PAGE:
More Than 30 Pelicans Have Been Mutilated on California’s Beaches
Since March, the Wetlands and Wildlife Care Center of Huntington Beach, Calif., has treated 32 pelicans with mutilated wings. Only 10 of the birds have survived, an official said.Mike Blake/Reuters
By Eduardo Medina
The lifeguards in Orange County, Calif., brought the injured brown pelicans to the veterinarian one at a time, the birds’ large wings mutilated, their bones twisted and fractured.
Debbie Wayns and her colleagues at the Wetlands and Wildlife Care Center, a nonprofit organization that works with injured wildlife, examined the birds and came to a conclusion about a likely cause: Someone had done it deliberately.
“It was just wrong on every level,” said Mrs. Wayns, the center’s operations manager. “There was no question that a person or persons did this.”
Since March, more than 30 pelicans have been attacked and injured along Orange County’s coastline, according to the Wetlands and Wildlife Care Center. The attacks have spurred an investigation by the California Department of Fish and Wildlife, which is working with the local authorities to find the person or people responsible, Mrs. Wayns said.
Of the 32 brown pelicans that Mrs. Wayns and her team have treated since March, only 10 have survived, she said.
The low survival rate is tied to the “extensive injuries that have been brought to them,” Mrs. Wayns said in an interview on Tuesday.
Debbie McGuire, executive director of the Wetlands and Wildlife Care Center, said many of the injured brown pelicans had bone fractures that protruded from their skin.
Each operation the center undertakes costs at least $5,000, Mrs. McGuire said.
As they prepared for a recent operation, Mrs. McGuire said, she and the veterinarian who was performing the surgery couldn’t stop themselves from crying as they listened to the brown pelican screech in pain.
“This is so bad,” Mrs. McGuire said. “We need the public’s help to stop this. If you see something, say something.”
Mrs. Wayns said the authorities hoped that a witness would come forward, perhaps with video footage that shows someone injuring the bird.
“This isn’t something you can hide,” Mrs. Wayns said, emphasizing that the brown pelicans are large, noisy and sometimes aggressive. “The type of damage that’s happening with these pelicans, someone is brutally hurting these animals.”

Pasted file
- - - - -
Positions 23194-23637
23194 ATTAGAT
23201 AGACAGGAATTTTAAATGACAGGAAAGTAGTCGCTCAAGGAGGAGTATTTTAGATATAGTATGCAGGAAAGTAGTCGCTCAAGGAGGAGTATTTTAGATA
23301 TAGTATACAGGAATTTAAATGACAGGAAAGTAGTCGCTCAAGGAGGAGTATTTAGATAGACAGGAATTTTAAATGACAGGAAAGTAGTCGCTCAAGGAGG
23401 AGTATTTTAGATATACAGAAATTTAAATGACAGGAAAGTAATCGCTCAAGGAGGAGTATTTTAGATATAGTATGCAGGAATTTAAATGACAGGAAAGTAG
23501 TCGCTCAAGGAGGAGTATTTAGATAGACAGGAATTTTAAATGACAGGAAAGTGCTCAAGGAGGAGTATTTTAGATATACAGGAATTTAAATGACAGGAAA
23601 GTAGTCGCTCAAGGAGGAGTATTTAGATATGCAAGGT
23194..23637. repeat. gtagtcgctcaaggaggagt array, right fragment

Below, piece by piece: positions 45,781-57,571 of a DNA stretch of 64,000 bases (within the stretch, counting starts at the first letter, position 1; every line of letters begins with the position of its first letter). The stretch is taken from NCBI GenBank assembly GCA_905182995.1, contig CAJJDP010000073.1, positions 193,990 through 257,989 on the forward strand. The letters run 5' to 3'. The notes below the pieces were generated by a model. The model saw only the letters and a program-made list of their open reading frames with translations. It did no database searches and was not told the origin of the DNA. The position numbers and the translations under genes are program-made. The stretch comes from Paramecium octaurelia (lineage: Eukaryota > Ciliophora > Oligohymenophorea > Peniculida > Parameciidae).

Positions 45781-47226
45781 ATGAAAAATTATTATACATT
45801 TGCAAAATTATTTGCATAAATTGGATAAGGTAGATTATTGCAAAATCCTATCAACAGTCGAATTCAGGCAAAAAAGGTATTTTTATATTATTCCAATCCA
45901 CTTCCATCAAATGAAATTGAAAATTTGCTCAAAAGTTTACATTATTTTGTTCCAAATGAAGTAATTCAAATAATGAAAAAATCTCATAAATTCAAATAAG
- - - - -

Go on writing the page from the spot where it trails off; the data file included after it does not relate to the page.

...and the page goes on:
It is a violation of California and federal laws to harm a brown pelican, according to the website of California’s Department of Fish and Wildlife. Department officials did not respond to a request for comment.
A brown pelican being prepared for surgery on its mutilated wing at the Wetlands and Wildlife Care Center.Dr. Elizabeth Wood/Wetlands and Wildlife Care CenterThe pelican recovering after the operation on its wing.Dr Elizabeth Wood/ Wetlands & Wildlife Care Center
Dan Anderson, a professor emeritus at the College of Agricultural and Environmental Sciences at the University of California, Davis, who has been researching brown pelicans for over 50 years, said the birds used to be an endangered species. The use of DDT, a synthetic insecticide that was banned in the 1970s, caused a steep decline in California’s brown pelican population, he said.
There have also been cases, he said, in which people attacked brown pelicans that got too close to their boats as they were fishing.
“We’ve seen all this before,” Mr. Anderson said. “But this mutilation goes way too far.”
Even though pelicans are relatively large birds, they are essentially helpless when it comes to defending themselves against humans, said Hannah McDougall, communications coordinator for Pelican Harbor Seabird Station in Miami.
“Unfortunately, we’ve also encountered these kinds of attacks here in Florida,” Ms. McDougall said.
Last year, five brown pelicans were found in Southern California with straight slashes across their pouches. Conservationists were alarmed, saying at the time that they believed someone had hurt the birds on purpose.
Pelicans are easily lured with food, Ms. McDougall said, so state and local governments often put up signs asking beach visitors to refrain from feeding wildlife to prevent aggressive encounters.
“They’re a beautiful bird,” Ms. McDougall said. “It’s important to us that we protect them.”
Climate change has caused California’s brown pelicans to gradually move their breeding grounds northward, reaching as far as Oregon, Mrs. McGuire said. While the species isn’t currently endangered, she said, protecting the brown pelicans is essential for the state’s biodiversity.